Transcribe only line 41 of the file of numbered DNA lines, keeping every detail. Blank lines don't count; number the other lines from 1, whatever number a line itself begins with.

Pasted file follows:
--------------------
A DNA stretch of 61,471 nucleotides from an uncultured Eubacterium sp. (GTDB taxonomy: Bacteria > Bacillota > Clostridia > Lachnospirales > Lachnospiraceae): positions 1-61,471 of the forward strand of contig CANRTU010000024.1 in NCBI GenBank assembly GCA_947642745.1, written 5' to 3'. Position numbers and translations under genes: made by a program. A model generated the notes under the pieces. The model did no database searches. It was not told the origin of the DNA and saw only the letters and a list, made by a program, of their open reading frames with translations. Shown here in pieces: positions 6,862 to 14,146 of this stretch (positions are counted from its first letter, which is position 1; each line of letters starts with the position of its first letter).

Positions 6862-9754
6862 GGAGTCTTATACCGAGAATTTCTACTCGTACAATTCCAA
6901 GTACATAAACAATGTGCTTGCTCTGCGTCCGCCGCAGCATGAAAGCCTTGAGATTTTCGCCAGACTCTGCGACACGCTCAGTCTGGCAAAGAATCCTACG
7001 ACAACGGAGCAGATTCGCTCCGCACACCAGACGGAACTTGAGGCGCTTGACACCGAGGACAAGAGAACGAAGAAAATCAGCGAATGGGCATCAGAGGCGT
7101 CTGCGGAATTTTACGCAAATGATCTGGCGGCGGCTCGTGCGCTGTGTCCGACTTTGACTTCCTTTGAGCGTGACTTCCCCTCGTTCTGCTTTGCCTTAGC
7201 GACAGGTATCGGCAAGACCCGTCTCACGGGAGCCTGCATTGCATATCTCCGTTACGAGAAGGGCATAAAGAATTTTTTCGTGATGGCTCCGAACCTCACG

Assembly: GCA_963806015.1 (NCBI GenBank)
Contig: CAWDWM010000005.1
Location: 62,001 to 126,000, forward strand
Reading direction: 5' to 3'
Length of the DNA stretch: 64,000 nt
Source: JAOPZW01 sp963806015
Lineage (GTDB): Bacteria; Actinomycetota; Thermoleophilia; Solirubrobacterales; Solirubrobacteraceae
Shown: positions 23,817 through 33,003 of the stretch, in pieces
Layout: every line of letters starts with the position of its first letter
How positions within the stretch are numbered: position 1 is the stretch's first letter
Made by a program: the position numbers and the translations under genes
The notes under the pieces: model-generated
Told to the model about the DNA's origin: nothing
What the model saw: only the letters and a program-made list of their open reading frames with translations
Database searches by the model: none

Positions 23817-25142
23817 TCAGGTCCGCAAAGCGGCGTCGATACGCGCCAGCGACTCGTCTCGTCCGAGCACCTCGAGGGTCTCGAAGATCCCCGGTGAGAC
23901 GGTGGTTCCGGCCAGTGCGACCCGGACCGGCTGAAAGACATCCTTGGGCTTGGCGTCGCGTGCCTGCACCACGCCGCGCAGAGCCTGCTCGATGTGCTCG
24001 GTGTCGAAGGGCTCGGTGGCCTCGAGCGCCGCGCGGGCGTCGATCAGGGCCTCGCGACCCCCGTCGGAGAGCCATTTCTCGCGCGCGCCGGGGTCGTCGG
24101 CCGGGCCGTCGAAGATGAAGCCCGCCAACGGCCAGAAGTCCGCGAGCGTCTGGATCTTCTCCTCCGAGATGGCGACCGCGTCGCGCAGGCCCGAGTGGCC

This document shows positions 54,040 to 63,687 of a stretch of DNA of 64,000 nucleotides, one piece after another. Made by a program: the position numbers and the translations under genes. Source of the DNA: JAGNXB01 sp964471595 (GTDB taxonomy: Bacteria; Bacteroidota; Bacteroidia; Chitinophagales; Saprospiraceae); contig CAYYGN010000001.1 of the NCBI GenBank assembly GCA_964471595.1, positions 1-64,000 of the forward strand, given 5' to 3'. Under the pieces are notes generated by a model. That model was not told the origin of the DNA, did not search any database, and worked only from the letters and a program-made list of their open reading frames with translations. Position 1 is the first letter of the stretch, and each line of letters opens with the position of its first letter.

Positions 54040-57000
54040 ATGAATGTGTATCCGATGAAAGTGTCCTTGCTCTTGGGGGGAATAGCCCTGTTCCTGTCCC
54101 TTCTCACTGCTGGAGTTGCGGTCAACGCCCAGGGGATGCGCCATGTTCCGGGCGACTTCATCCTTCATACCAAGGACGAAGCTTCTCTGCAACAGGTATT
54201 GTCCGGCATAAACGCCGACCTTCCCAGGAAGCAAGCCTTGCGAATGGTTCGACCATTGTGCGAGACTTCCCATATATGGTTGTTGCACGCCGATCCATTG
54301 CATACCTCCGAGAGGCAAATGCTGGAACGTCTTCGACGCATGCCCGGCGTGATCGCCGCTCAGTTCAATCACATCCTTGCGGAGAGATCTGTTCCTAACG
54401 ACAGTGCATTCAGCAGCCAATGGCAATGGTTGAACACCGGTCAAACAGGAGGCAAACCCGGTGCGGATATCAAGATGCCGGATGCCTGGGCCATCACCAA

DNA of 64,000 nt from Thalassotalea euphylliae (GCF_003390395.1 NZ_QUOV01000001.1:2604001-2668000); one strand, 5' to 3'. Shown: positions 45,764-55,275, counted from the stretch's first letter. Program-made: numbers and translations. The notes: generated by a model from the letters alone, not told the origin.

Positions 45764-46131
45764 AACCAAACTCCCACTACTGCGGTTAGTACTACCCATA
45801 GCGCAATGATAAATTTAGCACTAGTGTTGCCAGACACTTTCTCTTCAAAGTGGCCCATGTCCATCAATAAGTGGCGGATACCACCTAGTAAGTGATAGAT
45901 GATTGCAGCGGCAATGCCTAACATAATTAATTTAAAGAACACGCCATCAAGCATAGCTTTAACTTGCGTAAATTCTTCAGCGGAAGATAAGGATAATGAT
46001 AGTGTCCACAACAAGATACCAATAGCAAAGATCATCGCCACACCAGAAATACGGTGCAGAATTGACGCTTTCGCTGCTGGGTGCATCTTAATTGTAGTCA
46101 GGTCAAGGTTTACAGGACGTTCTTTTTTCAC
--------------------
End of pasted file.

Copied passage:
46101 GGTCAAGGTTTACAGGACGTTCTTTTTTCAC